A Lesson from my father.

When I was a child, I played chess with my dad and he smeared me all over the checkered board. I asked him one day, how he got to be so good and he told me something I will never forget. I played with people who were better than me. I played against them and... Continue Reading →

Don’t try to write a perfect first draft

After I realized that what I first put on the page was not necessary my best writing (imagine my horror!) I concluded that I would save myself a lot of work and effort if I edited as I wrote. And so it took me more than five years to write a first draft. And it... Continue Reading →

Is “said” really dead?

Once again, most of my creative energy is going into a new novel, so I will be reblogging older but still relevant posts. Keep writing, friends!

LCW Allingham

When I went about getting really serious about improving my writing I ate up all the advice I could find. I pinned hundreds of articles and read all of them. I started to apply this to my work and I saw the quality of my writing increase for it.

But as it turns out, not all advice is good advice.

While cutting out passive voice and verbs cleaned up my work, relying on synonyms of “said” cluttered it up in a new way. There are many articles and lists on more action oriented ways to tag your dialogue, and I, being a writer who relies heavily on dialogue, used these replacements liberally.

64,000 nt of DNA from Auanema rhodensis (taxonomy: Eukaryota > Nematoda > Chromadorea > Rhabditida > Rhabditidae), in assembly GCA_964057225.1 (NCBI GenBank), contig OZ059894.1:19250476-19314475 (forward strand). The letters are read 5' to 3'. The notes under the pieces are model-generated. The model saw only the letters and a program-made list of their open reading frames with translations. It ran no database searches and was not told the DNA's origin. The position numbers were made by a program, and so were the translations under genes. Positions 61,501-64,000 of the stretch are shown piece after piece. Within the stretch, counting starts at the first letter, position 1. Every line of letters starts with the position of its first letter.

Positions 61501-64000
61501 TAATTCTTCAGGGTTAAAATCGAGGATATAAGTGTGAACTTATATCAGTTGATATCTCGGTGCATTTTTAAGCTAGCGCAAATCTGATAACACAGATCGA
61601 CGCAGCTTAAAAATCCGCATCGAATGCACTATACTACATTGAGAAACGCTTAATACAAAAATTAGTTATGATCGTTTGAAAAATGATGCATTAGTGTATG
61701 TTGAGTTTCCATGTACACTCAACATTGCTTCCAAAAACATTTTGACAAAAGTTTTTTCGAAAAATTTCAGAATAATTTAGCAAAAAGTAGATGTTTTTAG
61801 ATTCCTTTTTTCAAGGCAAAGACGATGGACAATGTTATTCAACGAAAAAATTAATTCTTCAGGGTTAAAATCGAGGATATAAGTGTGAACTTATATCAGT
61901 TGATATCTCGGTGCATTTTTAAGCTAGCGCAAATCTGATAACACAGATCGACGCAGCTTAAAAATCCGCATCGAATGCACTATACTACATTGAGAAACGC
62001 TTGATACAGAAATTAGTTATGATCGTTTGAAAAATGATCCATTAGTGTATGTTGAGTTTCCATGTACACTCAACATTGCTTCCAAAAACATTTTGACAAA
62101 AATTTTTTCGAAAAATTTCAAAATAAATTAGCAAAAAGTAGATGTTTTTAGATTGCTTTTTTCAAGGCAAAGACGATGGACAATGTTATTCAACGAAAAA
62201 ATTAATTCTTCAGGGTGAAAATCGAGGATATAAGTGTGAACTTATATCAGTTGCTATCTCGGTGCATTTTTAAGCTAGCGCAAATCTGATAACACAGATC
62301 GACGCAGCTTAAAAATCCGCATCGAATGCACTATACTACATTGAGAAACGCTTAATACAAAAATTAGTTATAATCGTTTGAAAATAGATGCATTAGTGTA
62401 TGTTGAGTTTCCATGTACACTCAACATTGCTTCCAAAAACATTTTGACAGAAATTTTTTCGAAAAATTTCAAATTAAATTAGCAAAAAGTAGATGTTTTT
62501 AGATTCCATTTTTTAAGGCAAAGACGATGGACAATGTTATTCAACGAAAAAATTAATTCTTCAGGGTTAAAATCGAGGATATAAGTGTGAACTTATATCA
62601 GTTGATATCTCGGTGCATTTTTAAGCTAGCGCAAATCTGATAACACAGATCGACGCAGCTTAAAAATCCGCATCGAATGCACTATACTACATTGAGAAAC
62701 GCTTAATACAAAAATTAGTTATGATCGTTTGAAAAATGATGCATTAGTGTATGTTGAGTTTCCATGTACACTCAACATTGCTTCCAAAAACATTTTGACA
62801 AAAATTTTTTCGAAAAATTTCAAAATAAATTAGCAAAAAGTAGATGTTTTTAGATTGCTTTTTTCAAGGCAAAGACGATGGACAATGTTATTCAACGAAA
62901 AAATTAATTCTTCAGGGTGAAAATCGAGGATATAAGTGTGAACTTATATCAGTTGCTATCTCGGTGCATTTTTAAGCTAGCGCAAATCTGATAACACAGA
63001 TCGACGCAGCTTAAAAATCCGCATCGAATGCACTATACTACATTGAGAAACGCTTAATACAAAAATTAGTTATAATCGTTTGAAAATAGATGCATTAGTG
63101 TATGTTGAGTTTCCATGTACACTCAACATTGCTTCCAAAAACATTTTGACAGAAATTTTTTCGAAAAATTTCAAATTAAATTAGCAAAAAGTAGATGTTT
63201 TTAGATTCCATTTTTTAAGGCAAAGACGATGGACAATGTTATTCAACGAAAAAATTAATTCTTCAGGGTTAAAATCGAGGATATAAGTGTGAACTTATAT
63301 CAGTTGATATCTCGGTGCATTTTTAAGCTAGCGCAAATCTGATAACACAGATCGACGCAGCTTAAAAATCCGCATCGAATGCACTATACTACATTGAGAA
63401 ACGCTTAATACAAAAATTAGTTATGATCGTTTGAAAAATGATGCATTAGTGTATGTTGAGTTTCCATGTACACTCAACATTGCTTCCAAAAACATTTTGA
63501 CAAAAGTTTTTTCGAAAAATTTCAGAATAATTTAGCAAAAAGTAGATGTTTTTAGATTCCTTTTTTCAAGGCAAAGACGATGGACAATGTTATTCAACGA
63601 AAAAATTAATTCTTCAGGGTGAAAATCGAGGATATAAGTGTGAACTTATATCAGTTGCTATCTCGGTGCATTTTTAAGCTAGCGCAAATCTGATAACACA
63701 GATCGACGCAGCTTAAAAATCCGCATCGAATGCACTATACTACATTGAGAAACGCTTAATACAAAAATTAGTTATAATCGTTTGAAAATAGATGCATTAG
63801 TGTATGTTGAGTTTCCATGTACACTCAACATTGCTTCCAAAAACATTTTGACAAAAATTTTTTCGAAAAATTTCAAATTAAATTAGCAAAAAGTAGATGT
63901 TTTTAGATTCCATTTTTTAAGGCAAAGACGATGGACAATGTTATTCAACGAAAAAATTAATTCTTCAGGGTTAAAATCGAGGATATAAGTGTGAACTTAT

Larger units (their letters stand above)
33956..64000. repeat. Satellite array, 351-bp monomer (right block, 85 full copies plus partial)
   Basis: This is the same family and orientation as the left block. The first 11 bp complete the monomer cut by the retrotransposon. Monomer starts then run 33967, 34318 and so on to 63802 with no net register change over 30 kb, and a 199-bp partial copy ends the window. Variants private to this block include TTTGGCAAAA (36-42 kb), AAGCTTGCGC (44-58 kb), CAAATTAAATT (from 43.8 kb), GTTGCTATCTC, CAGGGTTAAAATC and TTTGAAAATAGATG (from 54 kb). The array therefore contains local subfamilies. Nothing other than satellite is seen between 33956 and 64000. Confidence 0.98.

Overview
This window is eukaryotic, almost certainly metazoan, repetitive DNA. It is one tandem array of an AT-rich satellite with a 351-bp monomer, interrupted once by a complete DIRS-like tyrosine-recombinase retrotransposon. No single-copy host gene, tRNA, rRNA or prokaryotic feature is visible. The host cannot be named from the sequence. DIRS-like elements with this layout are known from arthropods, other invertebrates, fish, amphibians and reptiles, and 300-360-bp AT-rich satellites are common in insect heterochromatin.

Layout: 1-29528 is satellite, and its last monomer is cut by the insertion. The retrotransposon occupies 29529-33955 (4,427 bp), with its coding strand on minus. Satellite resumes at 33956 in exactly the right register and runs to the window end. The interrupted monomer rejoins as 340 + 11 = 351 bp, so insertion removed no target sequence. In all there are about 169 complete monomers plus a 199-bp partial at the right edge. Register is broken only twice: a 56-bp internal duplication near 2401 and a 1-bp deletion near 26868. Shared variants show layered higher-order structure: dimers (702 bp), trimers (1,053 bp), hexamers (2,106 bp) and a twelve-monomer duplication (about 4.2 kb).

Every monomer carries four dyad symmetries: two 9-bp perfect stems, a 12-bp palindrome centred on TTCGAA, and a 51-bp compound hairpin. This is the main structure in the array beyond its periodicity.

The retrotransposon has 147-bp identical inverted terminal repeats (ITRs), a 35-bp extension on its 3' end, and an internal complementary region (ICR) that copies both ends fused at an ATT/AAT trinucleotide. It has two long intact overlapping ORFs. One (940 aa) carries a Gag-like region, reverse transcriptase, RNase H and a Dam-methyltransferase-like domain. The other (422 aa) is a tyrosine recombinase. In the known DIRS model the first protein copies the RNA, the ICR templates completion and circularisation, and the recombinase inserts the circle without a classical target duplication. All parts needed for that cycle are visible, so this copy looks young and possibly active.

Then one evening in my writing crit group, someone commented that “said” is nearly invisible to a reader, while “shouted” “cried” “snickered” “demanded” can start to disrupt an otherwise fluid set of dialogue.

Here is an example.

“I…

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Fostering a creative spirit

I was very lucky as a child. My mother was an art teacher and while she taught technique and medium, one of her greatest assets as a teacher was helping develop the confidence of young artists. Kids who were paralyzed to try, kids who'd been ridiculed by friends, parents, teachers, on purpose or accidentally. When... Continue Reading →

When a story writes itself

LCW Allingham

I have spent many nights glaring at a computer screen typing and deleting the same paragraph, willing my characters to move, trying to force a story to happen. Every writer has. When it happens, sometimes you might be lucky and some read-overs can compel your hands, or a google search can make the story lurch forward a few more paragraphs, but frequently the best thing to do it just move onto a different project for a bit. Or go watch a Buffy re-run (fun fact, Buffy re-runs can trigger brainstorming).

The absolute worst is when a story has been pouring out smoothly since conception, you have a solid ending in mind (or a great outline if you’re the organized type) and you come to a screeching halt. Then, sometimes the only way to get through it is to fight through, hacking out every single line until you can get it…

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